Few can argue that Woody Allen makes great romantic comedies. His films, including such classics as Hannah and Her Sisters, are a mix between a Neil Simon play and a trip to the psychotherapist. Allen’s movies are reliably funny, smart and timeless in their observations of sexually dysfunctional relationships. If only director Peter Chelsom’s Town and Country could have lived up to the Allen films it aspires to be.
Town and Country (New Line) starts off a lot like a Woody Allen movie. There are early hints that Town and Country may be a good movie. The great music, attractive characters, sharp sarcastic humor and even the appearance of Diane Keaton, combine to give the audience hope that Town and Country may in fact be an Allen surrogate.
But this is no Woody Allen movie. The story follows the lives of four well-to-do Manhattanites: Porter (Warren Beatty), an architect, Ellie (Diane Keaton), his interior designer wife, Griffin (Gary Shandling), an antiques dealer, and his wife Mona (Goldie Hawn). Griffin and Mona are longtime friends of Porter and Ellie, who exemplify the New York City power couple. He builds the houses and she does the decorating. They have their own picturesque home in the Hamptons and two beautiful children. By now Chesolm has succeeded in making the audience sigh with envy at the seeming perfection of their lives.
Their unfortunate friends Griffin and Mona are stuck in a loveless and shallow marriage. As it turns out, there is a good reason for their marital dysfunction, but that is something the audience finds out later.
Unhappily married Griffin cheats on Mona and tells Porter about it. Porter then starts thinking he should cheat on his wife using “everyone else is doing it” mentality. Unfortunately for the audience, Griffin does not suggest to Porter that they both jump off a bridge, and the movie heads further south.
It would have been easy for Chelsom to focus on Porter’s struggle to decide whether or not to cheat on his wife of 25 years just because other people are doing it. Instead, he awkwardly mixes a romantic comedy with zany National Lampoon’s-type of behavior complete with characters falling out of windows and other zaniness.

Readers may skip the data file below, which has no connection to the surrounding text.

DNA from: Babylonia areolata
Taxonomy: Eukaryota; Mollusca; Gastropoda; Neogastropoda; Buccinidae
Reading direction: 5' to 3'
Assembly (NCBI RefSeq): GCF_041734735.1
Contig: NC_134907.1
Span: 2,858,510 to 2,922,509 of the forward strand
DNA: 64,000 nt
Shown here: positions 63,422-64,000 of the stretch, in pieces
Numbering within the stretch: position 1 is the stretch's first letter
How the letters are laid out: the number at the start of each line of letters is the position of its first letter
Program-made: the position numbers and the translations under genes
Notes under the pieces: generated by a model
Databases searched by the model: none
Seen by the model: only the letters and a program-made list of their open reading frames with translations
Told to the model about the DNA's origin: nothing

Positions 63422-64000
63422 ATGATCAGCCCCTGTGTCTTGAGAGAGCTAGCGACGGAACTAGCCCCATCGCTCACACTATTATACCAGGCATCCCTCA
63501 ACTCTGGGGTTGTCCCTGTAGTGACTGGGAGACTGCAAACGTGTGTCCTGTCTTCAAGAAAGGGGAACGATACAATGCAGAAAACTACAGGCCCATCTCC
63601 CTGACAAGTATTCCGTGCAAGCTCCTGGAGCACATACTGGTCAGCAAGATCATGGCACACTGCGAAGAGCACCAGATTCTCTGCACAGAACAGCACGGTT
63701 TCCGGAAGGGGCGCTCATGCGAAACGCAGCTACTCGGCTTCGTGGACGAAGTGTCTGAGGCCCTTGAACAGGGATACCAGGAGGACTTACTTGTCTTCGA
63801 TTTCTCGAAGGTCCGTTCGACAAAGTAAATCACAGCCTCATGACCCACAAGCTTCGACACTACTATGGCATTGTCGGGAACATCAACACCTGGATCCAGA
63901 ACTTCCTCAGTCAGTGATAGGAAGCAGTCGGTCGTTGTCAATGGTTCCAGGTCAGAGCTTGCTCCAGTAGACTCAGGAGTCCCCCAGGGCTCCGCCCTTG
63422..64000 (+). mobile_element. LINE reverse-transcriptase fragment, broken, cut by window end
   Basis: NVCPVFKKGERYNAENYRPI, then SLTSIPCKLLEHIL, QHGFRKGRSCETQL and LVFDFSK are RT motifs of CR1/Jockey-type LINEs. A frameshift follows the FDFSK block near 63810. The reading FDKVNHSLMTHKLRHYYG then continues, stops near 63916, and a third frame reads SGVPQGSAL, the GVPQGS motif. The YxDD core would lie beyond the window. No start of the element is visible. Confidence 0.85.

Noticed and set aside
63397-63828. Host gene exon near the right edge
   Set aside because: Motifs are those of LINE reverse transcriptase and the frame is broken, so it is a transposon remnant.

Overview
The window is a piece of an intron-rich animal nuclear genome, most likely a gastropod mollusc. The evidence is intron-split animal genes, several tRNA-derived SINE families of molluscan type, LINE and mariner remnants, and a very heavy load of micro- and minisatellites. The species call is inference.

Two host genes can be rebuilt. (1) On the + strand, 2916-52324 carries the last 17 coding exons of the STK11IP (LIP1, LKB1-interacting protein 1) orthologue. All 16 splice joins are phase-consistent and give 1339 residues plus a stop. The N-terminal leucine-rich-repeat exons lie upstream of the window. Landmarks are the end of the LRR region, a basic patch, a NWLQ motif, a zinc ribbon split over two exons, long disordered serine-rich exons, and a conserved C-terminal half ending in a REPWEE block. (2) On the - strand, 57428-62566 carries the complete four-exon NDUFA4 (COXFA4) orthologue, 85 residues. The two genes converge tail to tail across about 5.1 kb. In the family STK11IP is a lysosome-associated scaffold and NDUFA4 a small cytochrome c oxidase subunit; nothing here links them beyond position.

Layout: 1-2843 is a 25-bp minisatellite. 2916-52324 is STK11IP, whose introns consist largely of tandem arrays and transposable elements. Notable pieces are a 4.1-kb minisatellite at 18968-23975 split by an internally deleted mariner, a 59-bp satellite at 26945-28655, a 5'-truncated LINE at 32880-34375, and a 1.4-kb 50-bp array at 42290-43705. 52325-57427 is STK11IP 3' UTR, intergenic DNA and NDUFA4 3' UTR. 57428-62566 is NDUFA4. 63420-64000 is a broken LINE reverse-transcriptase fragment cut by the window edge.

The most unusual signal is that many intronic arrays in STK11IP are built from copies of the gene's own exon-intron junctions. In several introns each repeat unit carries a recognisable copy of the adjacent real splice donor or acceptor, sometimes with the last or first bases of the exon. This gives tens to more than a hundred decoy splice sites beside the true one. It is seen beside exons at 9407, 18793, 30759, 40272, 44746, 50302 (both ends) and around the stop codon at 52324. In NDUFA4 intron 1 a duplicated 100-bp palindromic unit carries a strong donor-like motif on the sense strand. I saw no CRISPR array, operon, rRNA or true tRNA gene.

The horniness of the male characters is another element that makes the film much like part of the National Lampoon’s series. Women literally appear out of nowhere. They travel by air, snow and Fifth Avenue. They show up randomly, without warning, and most importantly, without explanation. And the sex is strange, leaving the audience to blurt out a collective, “Huh?”
After the painfully repetitive shots of Beatty (Bulworth) looking pensive, Diane Keaton (First Wives’ Club) is refreshing. In one hilarious scene her character Ellie tells Porter about a movie she saw earlier that day in which a woman kills her husband after finding out he is cheating on her. The whole time she flails a butcher knife around, scaring Porter, who of course, has infidelity on the brain.
The all-star comic ensemble sadly suffers from a bad script. Andie MacDowell (The Muse) and Jenna Elfman (Keeping the Faith) play floozies who are not even remotely funny. Charlton Heston, more famous today for his work with the National Rifle Association than his “serious” acting career, plays a gun-loving lunatic. His part is strangely entertaining but very out of place, like many things in the movie.
Town and Country tricks its audience. It starts off as a witty, intellectual film, with plenty of dialogue and potential, but ends up a puerile mess of over-aged horndogs and their stepped-on wives.
Town and Country is in theatres now